Clondalkin-based woman considered ‘major player’ in Black Axe crime gang quizzed over €10m in bank accounts
Woman suspected of having ‘controlled laundering and money mules’
A woman who is considered a key figure in the so-called Black Axe crime group has been arrested.
The suspect (40), who is based in Clondalkin, west Dublin, remained in custody yesterdayat a garda station.
She was being questioned by fraud squad officers about allegedly directing the activities of a major criminal organisation.
A total of around €10m in fraud-related cash is believed to have passed through several bank accounts she allegedly controlled between 2017 and 2019.
Her arrest is considered one of the most significant yet under Operation Skein, the investigation being run by the Garda National Economic Crime Bureau (GNECB).
It’s suspected money was used to bulk-buy items such as cars, expensive clothes and machinery for delivery to Nigeria
The woman is understood to have become a significant player in Black Axe through her involvement in organised prostitution in Dublin.
She is suspected of having a male employee of one of the country’s main banks working for her, and allegedly used this person while controlling a major money-mule and money-laundering operation.
This man was previously arrested by the GNECB, and a file is being prepared for the DPP in relation to him.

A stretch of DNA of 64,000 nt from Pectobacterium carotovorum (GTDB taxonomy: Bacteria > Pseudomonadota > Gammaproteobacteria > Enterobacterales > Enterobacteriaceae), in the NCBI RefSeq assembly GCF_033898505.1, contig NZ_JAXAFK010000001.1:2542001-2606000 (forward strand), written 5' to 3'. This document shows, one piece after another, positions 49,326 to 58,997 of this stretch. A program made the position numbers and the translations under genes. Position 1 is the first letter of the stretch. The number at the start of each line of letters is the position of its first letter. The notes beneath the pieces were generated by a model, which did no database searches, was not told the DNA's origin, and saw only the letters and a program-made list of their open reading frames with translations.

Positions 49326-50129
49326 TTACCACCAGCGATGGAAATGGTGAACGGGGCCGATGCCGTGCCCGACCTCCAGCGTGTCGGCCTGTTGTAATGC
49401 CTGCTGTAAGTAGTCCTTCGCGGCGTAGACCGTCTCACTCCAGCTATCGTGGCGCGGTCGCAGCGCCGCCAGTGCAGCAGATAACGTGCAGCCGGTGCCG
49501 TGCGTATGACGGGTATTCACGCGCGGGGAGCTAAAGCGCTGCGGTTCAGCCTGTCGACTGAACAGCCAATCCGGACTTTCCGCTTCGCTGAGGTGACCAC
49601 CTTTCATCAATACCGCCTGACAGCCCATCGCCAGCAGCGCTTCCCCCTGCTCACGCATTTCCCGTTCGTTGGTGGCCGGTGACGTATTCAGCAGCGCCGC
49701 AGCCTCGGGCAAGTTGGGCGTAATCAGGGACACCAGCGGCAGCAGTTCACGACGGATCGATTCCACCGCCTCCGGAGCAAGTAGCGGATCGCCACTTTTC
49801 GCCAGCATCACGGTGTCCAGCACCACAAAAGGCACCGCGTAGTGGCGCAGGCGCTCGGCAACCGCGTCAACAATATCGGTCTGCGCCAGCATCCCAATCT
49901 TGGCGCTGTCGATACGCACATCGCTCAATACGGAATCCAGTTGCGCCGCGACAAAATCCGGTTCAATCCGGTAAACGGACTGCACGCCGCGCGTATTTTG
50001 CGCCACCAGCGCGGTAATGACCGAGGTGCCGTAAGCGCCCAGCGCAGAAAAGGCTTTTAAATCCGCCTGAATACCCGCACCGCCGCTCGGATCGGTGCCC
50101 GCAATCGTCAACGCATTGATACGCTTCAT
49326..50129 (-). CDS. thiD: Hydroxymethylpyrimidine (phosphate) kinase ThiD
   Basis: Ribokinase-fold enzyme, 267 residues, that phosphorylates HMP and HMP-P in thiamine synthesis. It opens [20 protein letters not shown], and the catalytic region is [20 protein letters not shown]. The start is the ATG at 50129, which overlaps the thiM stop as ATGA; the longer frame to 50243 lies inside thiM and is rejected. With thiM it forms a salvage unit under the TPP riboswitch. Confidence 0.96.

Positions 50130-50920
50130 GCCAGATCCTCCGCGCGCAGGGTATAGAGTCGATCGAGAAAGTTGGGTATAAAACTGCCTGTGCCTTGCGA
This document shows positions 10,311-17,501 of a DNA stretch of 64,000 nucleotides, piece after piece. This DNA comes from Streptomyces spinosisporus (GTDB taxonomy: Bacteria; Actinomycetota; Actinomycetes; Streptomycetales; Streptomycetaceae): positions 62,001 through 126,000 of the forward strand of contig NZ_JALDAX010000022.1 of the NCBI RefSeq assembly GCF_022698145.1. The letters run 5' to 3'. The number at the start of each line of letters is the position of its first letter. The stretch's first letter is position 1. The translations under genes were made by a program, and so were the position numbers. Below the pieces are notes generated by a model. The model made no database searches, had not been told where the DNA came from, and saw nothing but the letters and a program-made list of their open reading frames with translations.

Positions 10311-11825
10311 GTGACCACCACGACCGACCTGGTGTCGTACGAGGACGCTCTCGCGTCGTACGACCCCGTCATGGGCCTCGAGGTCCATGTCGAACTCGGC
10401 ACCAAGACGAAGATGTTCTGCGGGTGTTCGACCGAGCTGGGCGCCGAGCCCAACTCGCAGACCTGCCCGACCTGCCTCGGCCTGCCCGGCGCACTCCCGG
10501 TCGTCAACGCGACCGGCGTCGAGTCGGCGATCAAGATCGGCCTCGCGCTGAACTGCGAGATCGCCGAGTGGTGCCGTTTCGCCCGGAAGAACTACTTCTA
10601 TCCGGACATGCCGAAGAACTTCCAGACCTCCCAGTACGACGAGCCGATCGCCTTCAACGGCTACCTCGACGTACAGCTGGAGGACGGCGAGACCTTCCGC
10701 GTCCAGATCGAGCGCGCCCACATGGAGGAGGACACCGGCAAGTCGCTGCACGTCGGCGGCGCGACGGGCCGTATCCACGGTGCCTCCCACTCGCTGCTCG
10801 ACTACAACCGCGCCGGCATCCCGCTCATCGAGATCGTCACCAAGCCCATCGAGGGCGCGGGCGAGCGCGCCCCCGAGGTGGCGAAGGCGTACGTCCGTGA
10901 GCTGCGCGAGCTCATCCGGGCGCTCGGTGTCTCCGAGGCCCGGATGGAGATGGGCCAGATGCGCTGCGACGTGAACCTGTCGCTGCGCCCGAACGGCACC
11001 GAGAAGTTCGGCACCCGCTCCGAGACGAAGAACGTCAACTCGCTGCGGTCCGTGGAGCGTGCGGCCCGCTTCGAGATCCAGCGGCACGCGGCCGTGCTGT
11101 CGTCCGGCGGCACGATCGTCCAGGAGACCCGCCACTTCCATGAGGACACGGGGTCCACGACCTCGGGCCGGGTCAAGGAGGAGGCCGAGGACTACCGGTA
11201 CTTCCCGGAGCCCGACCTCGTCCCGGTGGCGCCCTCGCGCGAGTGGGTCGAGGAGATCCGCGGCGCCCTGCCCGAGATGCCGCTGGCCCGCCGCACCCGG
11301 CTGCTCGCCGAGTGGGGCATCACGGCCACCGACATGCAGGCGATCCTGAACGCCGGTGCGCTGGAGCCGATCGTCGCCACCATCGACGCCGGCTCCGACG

The woman is alleged to have set up a fake business that was registered to her and that she used to manage money-mule accounts. It is claimed she told gang members to lodge money in those accounts.
“There can be no doubt the suspect in custody right nowis way higher above the food chain than the bank employee who was previously lifted,” a source said. “A total of around €10m is suspected to have gone through accounts linked to her, including almost €7m in her ‘business’ account.”
Detectives have said the suspect has no significant trappings of wealth.
Virtually all the cash that went through the bank accounts has been transferred out of the country in what is known as “trade-based money-laundering”.
This involves using business transactions to try to legitimise the illicit origins of proceeds of crime.
In the woman’s case, it is suspected the money was used to bulk-buy items including cars, expensive clothes, machinery and pharmaceutical equipment from China and Vietnam, among other countries, and then transferred out of her bank accounts.
Sources said these high-value items would arrive on container ships in Nigeria, where Black Axe has its base, and be distributed from there.
The money allegedly came into the woman’s accounts from the proceeds of mainly international but sometimes Irish invoice re-direct fraud, romance scams, rental frauds and other crimes.
Black Axe is considered one of the world’s biggest and most far-reaching crime syndicates.
An Garda Síochana is playing a key role in an international police operation involving Europol and other law enforcement agencies targeting the organisation.
The woman was arrested on Monday, and her period of detention was extended by a judge late on Tuesday night. She can be held for up to seven days.
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